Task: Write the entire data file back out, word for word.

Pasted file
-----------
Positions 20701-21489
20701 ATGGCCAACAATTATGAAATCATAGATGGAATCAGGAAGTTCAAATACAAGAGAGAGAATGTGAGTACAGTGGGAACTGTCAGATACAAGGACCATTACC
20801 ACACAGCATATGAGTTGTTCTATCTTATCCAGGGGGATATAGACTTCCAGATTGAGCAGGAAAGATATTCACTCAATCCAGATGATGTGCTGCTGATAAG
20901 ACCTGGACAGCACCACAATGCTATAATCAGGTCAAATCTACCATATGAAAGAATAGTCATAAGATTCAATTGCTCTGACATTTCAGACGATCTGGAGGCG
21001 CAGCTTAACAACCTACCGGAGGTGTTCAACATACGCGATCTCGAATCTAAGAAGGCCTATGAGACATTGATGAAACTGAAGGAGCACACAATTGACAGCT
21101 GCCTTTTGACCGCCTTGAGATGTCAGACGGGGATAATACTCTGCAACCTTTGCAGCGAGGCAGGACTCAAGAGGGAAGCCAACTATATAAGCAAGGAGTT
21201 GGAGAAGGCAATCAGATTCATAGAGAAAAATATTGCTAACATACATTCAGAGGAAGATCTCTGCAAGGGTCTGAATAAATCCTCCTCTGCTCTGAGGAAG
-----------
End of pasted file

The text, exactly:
Positions 20701-21489
20701 ATGGCCAACAATTATGAAATCATAGATGGAATCAGGAAGTTCAAATACAAGAGAGAGAATGTGAGTACAGTGGGAACTGTCAGATACAAGGACCATTACC
20801 ACACAGCATATGAGTTGTTCTATCTTATCCAGGGGGATATAGACTTCCAGATTGAGCAGGAAAGATATTCACTCAATCCAGATGATGTGCTGCTGATAAG
20901 ACCTGGACAGCACCACAATGCTATAATCAGGTCAAATCTACCATATGAAAGAATAGTCATAAGATTCAATTGCTCTGACATTTCAGACGATCTGGAGGCG
21001 CAGCTTAACAACCTACCGGAGGTGTTCAACATACGCGATCTCGAATCTAAGAAGGCCTATGAGACATTGATGAAACTGAAGGAGCACACAATTGACAGCT
21101 GCCTTTTGACCGCCTTGAGATGTCAGACGGGGATAATACTCTGCAACCTTTGCAGCGAGGCAGGACTCAAGAGGGAAGCCAACTATATAAGCAAGGAGTT
21201 GGAGAAGGCAATCAGATTCATAGAGAAAAATATTGCTAACATACATTCAGAGGAAGATCTCTGCAAGGGTCTGAATAAATCCTCCTCTGCTCTGAGGAAG